Introduction to Elm, v2 Lists
Transcript from the "Lists" Lesson
[00:00:35] So this right here is a list of numbers. This right here is a list of list of strings. Its first element is a list of strings. And the second one is a list of strings. And both of those go into a list of a list of strings. This one has mixed contents.
[00:01:24] You pass it a function, and it's gonna run that function on each element of the array. When it's done doing that, it's gonna take all of the return values of each of those, and its gonna give you back a new array. That has all of those return values, as the contents of the new array.
[00:01:41] So, this where it essentially transform pow, zap and blam into an uppercase version. That's also had an exclamation point added to the end. So it's gonna make them more exciting. So we have lowercase pow, zap, blam turning into, this is the array that they will return, POW!, ZAP!, BLAM!
[00:01:56] Much more energetic. Okay, so it works. What happens if we put a number in there? This is totally valid Java script. We're allowed to put a number in a list of strings in Java script. What's gonna happen? Well for the first three, it's gonna work exactly the same as before.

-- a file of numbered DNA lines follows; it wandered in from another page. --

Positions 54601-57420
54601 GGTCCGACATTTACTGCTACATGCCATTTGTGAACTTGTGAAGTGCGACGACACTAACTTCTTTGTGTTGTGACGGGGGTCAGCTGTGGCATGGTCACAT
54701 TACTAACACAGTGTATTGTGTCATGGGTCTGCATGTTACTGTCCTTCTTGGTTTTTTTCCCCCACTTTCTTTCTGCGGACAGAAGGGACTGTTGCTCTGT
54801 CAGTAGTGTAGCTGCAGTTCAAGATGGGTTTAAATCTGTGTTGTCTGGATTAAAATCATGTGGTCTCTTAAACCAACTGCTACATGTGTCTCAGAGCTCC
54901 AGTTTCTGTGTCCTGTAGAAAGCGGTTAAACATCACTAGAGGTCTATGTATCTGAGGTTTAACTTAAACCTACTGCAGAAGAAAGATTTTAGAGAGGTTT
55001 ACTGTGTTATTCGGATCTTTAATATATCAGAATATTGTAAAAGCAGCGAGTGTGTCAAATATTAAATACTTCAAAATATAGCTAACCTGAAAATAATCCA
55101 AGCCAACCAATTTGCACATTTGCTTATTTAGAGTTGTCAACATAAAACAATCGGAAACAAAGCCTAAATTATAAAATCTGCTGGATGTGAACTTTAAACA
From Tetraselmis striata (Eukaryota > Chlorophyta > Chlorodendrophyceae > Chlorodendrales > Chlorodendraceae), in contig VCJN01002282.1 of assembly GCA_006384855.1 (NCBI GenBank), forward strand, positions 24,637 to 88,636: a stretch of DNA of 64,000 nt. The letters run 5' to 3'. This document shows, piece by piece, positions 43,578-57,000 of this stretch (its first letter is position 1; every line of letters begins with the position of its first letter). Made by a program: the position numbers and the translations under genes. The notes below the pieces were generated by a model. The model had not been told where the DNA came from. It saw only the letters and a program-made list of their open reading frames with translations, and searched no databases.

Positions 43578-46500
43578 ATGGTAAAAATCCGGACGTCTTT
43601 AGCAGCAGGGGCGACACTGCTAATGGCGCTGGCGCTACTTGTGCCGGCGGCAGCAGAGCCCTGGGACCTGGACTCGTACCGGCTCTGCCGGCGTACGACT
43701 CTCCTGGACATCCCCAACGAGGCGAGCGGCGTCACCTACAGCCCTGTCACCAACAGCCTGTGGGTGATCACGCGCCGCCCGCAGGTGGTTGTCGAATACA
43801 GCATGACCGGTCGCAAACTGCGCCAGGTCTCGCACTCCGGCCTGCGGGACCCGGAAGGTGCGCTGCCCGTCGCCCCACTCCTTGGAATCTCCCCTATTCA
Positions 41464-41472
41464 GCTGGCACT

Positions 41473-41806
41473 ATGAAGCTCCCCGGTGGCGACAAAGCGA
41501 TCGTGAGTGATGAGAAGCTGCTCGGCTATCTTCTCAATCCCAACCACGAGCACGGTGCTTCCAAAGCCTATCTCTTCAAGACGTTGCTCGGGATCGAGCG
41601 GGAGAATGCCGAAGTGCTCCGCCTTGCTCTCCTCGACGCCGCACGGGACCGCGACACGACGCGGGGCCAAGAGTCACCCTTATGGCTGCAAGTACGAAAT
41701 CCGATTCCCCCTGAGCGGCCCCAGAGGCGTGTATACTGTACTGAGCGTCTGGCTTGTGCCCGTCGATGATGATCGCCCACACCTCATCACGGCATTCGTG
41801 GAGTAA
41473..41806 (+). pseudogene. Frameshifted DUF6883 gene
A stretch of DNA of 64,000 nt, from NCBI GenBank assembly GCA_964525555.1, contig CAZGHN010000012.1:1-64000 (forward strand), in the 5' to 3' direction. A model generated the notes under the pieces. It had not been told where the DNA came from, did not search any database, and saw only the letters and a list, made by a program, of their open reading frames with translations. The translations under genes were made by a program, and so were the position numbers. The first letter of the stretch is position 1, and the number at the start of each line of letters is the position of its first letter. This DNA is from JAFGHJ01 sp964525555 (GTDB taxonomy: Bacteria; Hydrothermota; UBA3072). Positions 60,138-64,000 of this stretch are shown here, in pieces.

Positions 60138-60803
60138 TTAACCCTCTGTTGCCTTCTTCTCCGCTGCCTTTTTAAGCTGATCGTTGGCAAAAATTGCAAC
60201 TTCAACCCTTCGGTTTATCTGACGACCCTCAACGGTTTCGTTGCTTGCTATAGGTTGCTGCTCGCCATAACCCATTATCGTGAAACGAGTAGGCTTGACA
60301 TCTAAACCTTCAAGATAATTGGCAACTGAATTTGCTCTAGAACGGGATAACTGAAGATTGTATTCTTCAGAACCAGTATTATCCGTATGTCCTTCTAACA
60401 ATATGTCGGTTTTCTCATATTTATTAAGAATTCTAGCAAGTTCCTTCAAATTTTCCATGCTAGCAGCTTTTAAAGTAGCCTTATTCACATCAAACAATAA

[00:02:14] But when it gets to the last one, it's gonna call str.toUpperCase and we're gonna get a runtime exception. str.toUpperCase is not a function. So, fundamentally, the problem here is that, toUpperCase is a method that exists for these, but not for this. And this is a general problem. Anytime you have mixed contents in an array, in lists, in any kind of collection that you're able to iterate over.
[00:02:35] Potentially, you have the problem that the code that you wrote, to operate on each of those elements, is gonna work for some of the elements, but not other elements.
>> Richard Feldman: So the purpose of enforcing this guarantee that these all have to have the same contents, is so that whenever you iterate over a list.
[00:02:52] It's not possible to run into this situation. You know ahead of time, that every operation you're going to do on each of those elements is gonna work for every single operation in there, because they're all the same. Okay, so this is the fundamental problem,and the Elm solution to this is to require consistent entries and lists.